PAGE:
contains: Restricts results to sites that have links to the file type(s) you specify. For example, to search for websites that contain links to mp3 files, type music contains:mp3. filetype: Returns only web pages created in the file format you specify. Live Search recognizes html, txt, and pdf extensions. Live Search also recognizes the extensions for primary Office document types. For example, to find reports created in PDF format, type your subject, followed by filetype:pdf. For example, type information filetype:pdf. inanchor:, inbody:, intitle:, inurl: Returns pages that contain the specified term in the anchor, body, title, or web address of the site, respectively. Specify only one term per keyword. You can string multiple keyword entries as needed. For example, to find pages that contain google in the anchor, and the terms black and blue in the body, type inanchor:google inbody:black inbody:blue. ip: Finds sites that are hosted by a specific IP address. The IP address must be a dotted quad address. Type the IP: keyword, followed by the IP address of the website. For example, type IP:188.8.131.52. language: Returns web pages for a specific language. Specify the language code directly after the language: keyword. link: Finds sites that have links to the specified website or domain. This is useful for determining who links to whom. Do not add a space between link: and the web address. For example, to find pages that contain the word games and that link to searchlores.org, type games link:searchlores.org linkdomain: Finds sites that link to any page within the specified domain. Use this keyword to determine how many links are being made to a specific page, as well as how those links are made. For example, to see pages that link to searchlores, type linkdomain:searchlores.org. linkfromdomain: Finds sites that are linked from the specified domain. Use this keyword to determine how many links are being made from a specific page, as well as how those links are made. For example, to see pages that are linked from my site, type linkfromdomain:fravia.com loc:, location: Returns web pages from a specific country or region. Specify the country or region code directly after the loc: keyword. To focus on two or more languages, use a logical OR and group the languages. For example, "core python" (loc:RU OR loc:CN) prefer: Adds emphasis on either a word or another operator. For example, type searching prefer:internet site: Returns web pages that belong to the specified site. To focus on two or more domains, use a logical OR and group the domains. Do not add a space after the colon (:). You can use site search for web domains, top level domains, and directories that are not more than two levels deep. For example, to see web pages about media reporting from the BBC or CNN websites, type "media reporting" (site:bbc.co.uk OR site:cnn.com). You can also search for web pages that contain a specific search word on a site. For example, to find the library pages on searchlores, type site:www.searchlores.org/library feed: Finds RSS or Atom feeds on a website. For example, to find RSS or Atom feeds about web searching, type feed:"web searching" hasfeed: Finds web pages that contain an RSS or Atom feed on a website. You can add search words to narrow your search. For example, to find web pages on the Guardian website that contain RSS or Atom feeds about google, type site:www.guardian.co.uk hasfeed:google url: Checks whether the listed domain or web address is in the Live Search index. Do not add a space between url: and the domain or web address. For example, to verify that searchlores is in the index, type url:searchlores.org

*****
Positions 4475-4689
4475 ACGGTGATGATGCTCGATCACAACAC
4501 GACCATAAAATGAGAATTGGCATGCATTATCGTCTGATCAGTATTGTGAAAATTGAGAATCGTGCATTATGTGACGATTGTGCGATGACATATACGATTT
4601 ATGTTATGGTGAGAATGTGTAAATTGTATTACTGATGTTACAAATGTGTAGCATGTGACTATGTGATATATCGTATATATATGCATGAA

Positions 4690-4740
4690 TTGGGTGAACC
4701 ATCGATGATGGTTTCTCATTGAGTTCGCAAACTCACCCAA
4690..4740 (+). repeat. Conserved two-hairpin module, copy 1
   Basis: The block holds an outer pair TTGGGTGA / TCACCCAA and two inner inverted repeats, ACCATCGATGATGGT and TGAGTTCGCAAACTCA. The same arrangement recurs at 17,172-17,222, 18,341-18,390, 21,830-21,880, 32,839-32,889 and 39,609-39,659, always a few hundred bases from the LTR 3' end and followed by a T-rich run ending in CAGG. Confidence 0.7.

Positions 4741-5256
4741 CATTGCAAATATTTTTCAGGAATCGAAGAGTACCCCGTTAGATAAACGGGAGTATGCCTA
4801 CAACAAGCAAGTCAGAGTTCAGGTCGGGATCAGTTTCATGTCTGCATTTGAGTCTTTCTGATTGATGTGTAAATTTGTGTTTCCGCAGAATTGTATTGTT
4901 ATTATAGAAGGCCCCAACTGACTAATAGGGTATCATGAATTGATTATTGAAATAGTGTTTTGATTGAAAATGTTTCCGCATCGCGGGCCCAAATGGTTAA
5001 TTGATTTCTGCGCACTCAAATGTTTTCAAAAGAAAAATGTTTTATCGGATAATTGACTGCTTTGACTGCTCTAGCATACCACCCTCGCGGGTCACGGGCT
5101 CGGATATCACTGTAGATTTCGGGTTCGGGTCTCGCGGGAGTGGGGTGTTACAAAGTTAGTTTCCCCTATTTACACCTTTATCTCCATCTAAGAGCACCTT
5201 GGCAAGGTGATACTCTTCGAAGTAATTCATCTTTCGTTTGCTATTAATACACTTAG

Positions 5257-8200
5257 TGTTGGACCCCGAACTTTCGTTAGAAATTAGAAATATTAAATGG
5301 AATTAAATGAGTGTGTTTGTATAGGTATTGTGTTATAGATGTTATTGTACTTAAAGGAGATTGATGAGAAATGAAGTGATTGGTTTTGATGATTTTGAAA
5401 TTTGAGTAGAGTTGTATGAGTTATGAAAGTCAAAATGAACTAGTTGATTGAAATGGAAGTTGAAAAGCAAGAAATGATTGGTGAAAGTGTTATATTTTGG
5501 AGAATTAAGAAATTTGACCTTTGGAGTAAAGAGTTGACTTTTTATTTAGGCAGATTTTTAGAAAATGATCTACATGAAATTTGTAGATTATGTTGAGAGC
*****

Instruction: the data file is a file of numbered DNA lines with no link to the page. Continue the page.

Most important MSNLive operator: